Moreover, although much has been learned from Medicare’s experience with risk adjustment under Medicare Advantage, it may not translate well to the populations covered and the plan offerings in the individual and small-group markets once the Affordable Care Act is fully implemented. For example, a simulation by the RAND Corporation found that risk adjustment had varied success in adjusting payments across the different types of plans—bronze, silver, gold, and platinum—to be offered in the exchanges. The availability of diagnosis-based information will also be critical to making risk adjustment more accurate. For example, a simulation involving nonelderly patients conducted by Johns Hopkins University researchers found that under- and overpayments were reduced fivefold when data on diagnoses were used compared to use of only demographic factors, such as age and sex.

  • Centralized vs. distributed data systems. Regardless of who operates a data system for a state, each state will have to choose between running what is termed a centralized data collection system or a distributed data collection system. Centralized systems are generally run by government agencies or contractors and work by collecting data supplied by insurers. It is easier with a centralized system to ensure the integrity and consistency of data and thus to produce accurate assessments of the impact on insurers. However, centralized data collection systems may also elicit concerns about medical privacy because the data come from private health plans, not from public programs like Medicare or Medicaid.

    Some states may opt instead for using a decentralized data collection system, in which insurers calculate their own scores based on centrally determined formulas and data elements, and then forward this information to the states. Although this approach eliminates the need to centrally report, collect, and store private health information, it may also produce less-accurate results while increasing the administrative burden on the states, which still have to assemble and collate the submitted results. As mentioned, states may also adopt federal methodologies, or even decline to operate exchanges at all, in which case HHS will run both the exchanges and the risk-adjustment system.

  • Addressing “upcoding.” The success of risk adjustment will also depend upon the accuracy of the data that come from health plan payments to providers. This is because the costs that insurers will have to pay for care won’t just be driven by those individuals’ underlying health status. The costs will also be driven by how doctors, hospitals, and other providers “code” the cases for payment by insurers. Providers may code patients’ conditions at the highest level of severity consistent with the treatment they provide, a practice known as upcoding. They may also treat and seek payment for additional medical conditions, such as arthritis or diabetes in a heart patient, even when these conditions might not be relevant to the particular clinical event.

Upcoding can undermine risk adjustment if it distorts the actual health-risk profile of a plan, for example, by suggesting that the people that the plan has enrolled are actually sicker than they really are. Thus, those running risk-adjustment systems will have to audit plans to enforce coding “integrity”—that is, consistent use of diagnosis and procedure codes to negate any effect of upcoding.

What's next?

As noted, HHS plans to publish its proposed risk-adjustment methodology in the fall of 2012. More broadly, federal and state regulators as well as members of Congress will be likely to watch closely as exchanges go live and insurance reforms kick in during 2013 and 2014, and risk adjustment is fully implemented in 2014 and beyond.

There has been agreement among many policy makers since the early 1990s that structured insurance market competition is an important path to cost containment and improved health system performance. At the same time, the scale of insurance reforms and the exchanges created by the Affordable Care Act are largely new and untried. Moreover, the success of these innovations hinges on methodologies that are challenging to understand even by experts, let alone the lay public. The outcome of this massive experiment will not be known until it is tested in practice.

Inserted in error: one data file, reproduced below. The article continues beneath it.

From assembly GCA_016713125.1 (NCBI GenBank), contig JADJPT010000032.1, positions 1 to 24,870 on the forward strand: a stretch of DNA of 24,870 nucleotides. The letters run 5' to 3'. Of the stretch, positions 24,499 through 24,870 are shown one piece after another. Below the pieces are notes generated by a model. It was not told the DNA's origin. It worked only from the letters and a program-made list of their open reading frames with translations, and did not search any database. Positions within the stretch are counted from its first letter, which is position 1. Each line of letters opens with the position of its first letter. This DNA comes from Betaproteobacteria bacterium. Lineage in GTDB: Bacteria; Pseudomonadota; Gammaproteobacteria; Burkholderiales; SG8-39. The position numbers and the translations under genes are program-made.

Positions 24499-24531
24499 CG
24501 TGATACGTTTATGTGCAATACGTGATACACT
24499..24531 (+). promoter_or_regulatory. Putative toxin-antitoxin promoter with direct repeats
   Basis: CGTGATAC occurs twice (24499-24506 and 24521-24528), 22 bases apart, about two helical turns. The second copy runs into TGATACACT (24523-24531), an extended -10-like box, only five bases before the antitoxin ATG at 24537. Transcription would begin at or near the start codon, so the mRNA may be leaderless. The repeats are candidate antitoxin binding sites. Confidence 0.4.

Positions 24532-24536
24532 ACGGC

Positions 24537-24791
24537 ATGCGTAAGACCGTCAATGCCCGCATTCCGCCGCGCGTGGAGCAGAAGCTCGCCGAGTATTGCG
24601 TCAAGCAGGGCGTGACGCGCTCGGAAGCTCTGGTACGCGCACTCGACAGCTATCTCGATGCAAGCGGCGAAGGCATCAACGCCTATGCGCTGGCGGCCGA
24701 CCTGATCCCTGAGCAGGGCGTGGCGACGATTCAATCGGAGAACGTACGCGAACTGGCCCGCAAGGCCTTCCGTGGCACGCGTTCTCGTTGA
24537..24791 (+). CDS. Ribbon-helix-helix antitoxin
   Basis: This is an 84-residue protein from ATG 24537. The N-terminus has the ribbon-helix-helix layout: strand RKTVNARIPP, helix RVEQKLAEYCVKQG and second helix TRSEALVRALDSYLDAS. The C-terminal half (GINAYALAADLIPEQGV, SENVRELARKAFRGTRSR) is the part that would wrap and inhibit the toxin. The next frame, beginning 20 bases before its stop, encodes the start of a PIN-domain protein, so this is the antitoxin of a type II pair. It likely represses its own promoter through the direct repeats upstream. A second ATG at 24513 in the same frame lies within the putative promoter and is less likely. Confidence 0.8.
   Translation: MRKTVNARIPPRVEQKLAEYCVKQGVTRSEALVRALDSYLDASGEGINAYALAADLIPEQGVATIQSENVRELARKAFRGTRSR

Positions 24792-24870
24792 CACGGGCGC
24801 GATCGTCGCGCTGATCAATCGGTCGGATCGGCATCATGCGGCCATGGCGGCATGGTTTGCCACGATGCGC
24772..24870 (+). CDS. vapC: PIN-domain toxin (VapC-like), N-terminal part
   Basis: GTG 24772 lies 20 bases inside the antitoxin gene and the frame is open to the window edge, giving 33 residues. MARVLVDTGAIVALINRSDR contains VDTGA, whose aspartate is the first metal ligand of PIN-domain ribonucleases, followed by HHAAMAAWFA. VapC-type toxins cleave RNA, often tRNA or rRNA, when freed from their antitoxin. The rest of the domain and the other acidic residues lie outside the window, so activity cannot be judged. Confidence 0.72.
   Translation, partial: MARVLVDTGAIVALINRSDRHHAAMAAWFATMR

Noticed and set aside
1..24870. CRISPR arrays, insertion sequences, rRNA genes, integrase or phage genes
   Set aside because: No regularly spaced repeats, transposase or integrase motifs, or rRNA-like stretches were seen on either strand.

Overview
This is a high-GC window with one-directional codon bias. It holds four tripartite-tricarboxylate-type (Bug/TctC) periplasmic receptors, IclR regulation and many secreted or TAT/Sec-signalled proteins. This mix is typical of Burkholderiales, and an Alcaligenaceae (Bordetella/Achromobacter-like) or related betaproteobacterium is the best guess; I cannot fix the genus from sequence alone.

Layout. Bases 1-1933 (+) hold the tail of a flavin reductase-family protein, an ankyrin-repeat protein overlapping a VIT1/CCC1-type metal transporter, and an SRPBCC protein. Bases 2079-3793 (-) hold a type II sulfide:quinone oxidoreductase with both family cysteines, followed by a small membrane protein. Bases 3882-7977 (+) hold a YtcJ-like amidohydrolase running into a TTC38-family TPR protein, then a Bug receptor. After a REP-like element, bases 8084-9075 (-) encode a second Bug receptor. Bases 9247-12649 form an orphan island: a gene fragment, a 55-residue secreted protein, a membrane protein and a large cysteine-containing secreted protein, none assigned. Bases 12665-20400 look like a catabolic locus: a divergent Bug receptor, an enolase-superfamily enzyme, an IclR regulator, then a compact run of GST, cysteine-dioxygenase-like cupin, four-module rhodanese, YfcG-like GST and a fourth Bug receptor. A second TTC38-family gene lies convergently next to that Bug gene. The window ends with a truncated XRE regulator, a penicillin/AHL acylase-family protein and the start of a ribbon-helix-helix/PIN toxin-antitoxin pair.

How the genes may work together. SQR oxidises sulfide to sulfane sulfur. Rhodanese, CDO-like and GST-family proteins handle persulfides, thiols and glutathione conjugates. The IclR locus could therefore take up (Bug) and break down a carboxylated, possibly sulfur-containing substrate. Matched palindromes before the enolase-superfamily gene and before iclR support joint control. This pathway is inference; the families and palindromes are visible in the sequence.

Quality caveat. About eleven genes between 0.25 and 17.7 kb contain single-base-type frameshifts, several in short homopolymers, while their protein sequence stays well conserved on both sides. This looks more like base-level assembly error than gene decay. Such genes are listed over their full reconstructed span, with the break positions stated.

Yet the ultimate success of health reform depends critically on this esoteric science of risk adjustment. Appropriate payment is the key to creating an environment where health plans will compete on the basis of quality and efficiency, rather than avoidance of high-cost patients. This is the kind of competition that many believe will be necessary to curb unsustainable growth in the cost of care, and risk adjustment is central to it.

Resources

American Academy of Actuaries, “Risk Assessment and Risk Adjustment,” May 2010.

Brown, Jason, Mark Duggan, Ilyana Kuziemko, and William Woolston, “Will Risk-Adjustment Decrease Health Care Costs? New Evidence from the Medicare Advantage Program,” National Bureau of Economic Research, August 21, 2011.

Department of Health and Human Services, “Bulletin on the Risk Adjustment Program: Proposed Operations by the Department of Health and Human Services,” May 1, 2012.

Hall, Mark, “Risk Adjustment under the Affordable Care Act: A Guide for Federal and State Regulators,” Commonwealth Fund, Issue Brief No. 1501, Vol. 7, May 2011.

HealthCare.gov, “Standards Related to Reinsurance, Risk Corridors, and Risk Adjustment Final Rule,” March 16, 2012.

Park, Edwin, “Ensuring Effective Risk Adjustment an Essential Step for the Success of the Health Insurance Exchanges and Market Reforms under the Affordable Care Act,” Center on Budget and Policy Priorities, May 18, 2011.

Pope, Gregory, John Kautter, Melvin J. Ingber, Sara Freeman, Rishi Sekar, and Cordon Newhart, “Evaluation of the CMS-HCC Risk Adjustment Model,” RTI International, March 2011.

Weiner, Jonathan P., Erin Trish, Chad Abrams, and Klaus Lemke, “Adjusting for Risk Selection in State Health Insurance Exchanges Will Be Critically Important and Feasible, but Not Easy,” Health Affairs 31, no. 2 (2012): 306–15.

Winkelman, Ross, Julie Pepper, Patrick Holland, Syed Mehmud, and James Woolman, “Analysis of HHS Final Rules on Reinsurance, Risk Corridors, and Risk Adjustment,” State Health Reform Assistance Network, April 2012.

About Health Policy Briefs

Written by
Rob Cunningham
Health Policy Consultant
(Cunningham was previously a deputy editor and contributing writer at Health Affairs.)

Editorial review by
Katie Merrell
Senior Research Scientist
Social and Scientific Systems

Jonathan P. Weiner
Professor of Health Policy and Management
Bloomberg School of Public Health
Johns Hopkins University

Ted Agres
Senior Editor
Health Affairs

Anne Schwartz
Deputy Editor
Health Affairs

Susan Dentzer
Editor-in-Chief
Health Affairs

Health Policy Briefs are produced under a partnership of Health Affairs and the Robert Wood Johnson Foundation.

Cite as:
"Health Policy Brief: Risk Adjustment in Health Insurance," Health Affairs, August 30, 2011.